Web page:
The Victorian Government released a new $500 million water management framework.

The state says Water for Victoria will “guide smarter water management, bolster the water grid and support more liveable Victorian communities”.

Minister for Water Lisa Neville claims it is the first comprehensive state-wide water policy in over a decade

The plan includes $537 million in funding over the next four years for projects to boost water security, “protect jobs and agriculture”, and recognise Aboriginal water values.

For the first time, the plan recognises the value water has for Traditional Owners and Aboriginal Victorians.

The funding includes $9.7 million to support economic development and an Aboriginal Water Program to ensure Aboriginal participation in the planning and management of water resources.

The plan also prioritises recreational water use, funding projects for Donald Weir Pool, Taylors Lake and Green Lake near Sea Lake to build drought resilience.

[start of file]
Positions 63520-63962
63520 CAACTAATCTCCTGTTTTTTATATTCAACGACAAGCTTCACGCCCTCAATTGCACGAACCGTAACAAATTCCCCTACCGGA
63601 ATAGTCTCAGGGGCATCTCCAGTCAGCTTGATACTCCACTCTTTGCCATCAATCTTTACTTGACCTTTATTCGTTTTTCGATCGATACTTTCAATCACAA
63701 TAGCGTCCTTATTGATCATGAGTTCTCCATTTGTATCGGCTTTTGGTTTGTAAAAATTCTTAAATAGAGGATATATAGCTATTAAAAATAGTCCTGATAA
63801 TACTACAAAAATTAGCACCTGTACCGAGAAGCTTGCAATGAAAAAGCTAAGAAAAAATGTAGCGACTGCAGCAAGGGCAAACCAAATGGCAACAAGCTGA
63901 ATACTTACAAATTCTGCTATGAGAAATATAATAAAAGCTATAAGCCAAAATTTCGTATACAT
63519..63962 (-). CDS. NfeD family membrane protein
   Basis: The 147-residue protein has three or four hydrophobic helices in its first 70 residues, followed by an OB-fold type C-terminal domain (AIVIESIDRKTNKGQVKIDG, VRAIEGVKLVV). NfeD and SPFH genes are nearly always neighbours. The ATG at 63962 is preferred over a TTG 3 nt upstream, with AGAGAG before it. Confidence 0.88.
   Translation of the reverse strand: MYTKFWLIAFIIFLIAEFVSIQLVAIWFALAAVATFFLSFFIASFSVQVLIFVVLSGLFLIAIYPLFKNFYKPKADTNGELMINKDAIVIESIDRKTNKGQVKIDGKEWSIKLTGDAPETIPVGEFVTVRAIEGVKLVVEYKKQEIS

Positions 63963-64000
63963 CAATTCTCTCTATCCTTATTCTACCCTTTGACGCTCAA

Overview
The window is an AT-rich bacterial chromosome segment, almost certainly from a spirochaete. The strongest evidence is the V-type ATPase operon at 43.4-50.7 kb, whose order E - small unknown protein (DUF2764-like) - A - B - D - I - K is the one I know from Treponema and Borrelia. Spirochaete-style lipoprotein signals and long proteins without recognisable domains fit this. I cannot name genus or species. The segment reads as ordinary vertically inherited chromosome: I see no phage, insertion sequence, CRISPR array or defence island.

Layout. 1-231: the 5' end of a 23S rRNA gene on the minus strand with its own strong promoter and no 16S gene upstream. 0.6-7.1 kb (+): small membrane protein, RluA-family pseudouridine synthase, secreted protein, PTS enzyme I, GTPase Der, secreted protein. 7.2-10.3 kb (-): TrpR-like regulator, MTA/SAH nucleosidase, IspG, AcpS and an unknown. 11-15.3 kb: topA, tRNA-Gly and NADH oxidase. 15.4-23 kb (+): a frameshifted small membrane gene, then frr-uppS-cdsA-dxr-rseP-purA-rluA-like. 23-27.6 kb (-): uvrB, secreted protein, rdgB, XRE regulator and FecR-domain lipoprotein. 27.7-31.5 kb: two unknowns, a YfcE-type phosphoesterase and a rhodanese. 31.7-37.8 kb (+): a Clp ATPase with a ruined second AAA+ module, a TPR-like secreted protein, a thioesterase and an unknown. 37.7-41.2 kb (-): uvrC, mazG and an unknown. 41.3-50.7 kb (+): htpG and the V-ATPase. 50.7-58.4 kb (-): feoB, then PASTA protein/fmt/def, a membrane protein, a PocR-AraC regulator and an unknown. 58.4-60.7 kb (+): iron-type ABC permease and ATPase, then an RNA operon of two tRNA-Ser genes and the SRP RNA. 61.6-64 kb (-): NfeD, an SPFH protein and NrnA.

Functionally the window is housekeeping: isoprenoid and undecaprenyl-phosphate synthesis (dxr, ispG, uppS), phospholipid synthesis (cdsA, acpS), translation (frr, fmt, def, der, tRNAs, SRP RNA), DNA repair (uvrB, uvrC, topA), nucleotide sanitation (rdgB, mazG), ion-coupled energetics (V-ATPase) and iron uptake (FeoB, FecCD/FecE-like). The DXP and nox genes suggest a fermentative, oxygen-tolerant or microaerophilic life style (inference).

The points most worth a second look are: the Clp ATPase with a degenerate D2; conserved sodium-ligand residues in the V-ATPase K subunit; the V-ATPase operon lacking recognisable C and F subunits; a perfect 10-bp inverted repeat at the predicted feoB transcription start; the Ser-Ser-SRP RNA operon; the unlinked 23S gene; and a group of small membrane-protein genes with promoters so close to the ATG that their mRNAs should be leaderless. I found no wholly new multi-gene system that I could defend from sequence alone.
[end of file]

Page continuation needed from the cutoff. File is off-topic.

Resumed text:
It also seeks to expand the water grid, modernise existing water infrastructure and improve water delivery efficiency in regional areas.

Funds will flow to a market trial in southern Victoria that aims to harness the potential of the water grid and move water where it is most valuable.

The plans also demand a review of sustainable water strategies to re-balance the needs of irrigators, towns, farms, local businesses and recreational water users.

“It's central in helping Victoria address the challenges of population growth. By 2065 streamflows to some catchments could reduce by about 50 per cent, while the population is set to almost double by 2051,” an official statement says.

The plan includes projects already announced as part of the Victorian Budget 2016/17 including:

  • $222 million to address the health of waterways and catchments
  • $25 million to prepare Victorians for floods and other emergencies
  • $58 million for rural water system upgrades at Wedderburn, Bacchus Marsh and Werribee
  • $59.6 million to support irrigation modernisation projects and improve on-farm water efficiency
  • $30 million to extend the water grid in South Gippsland.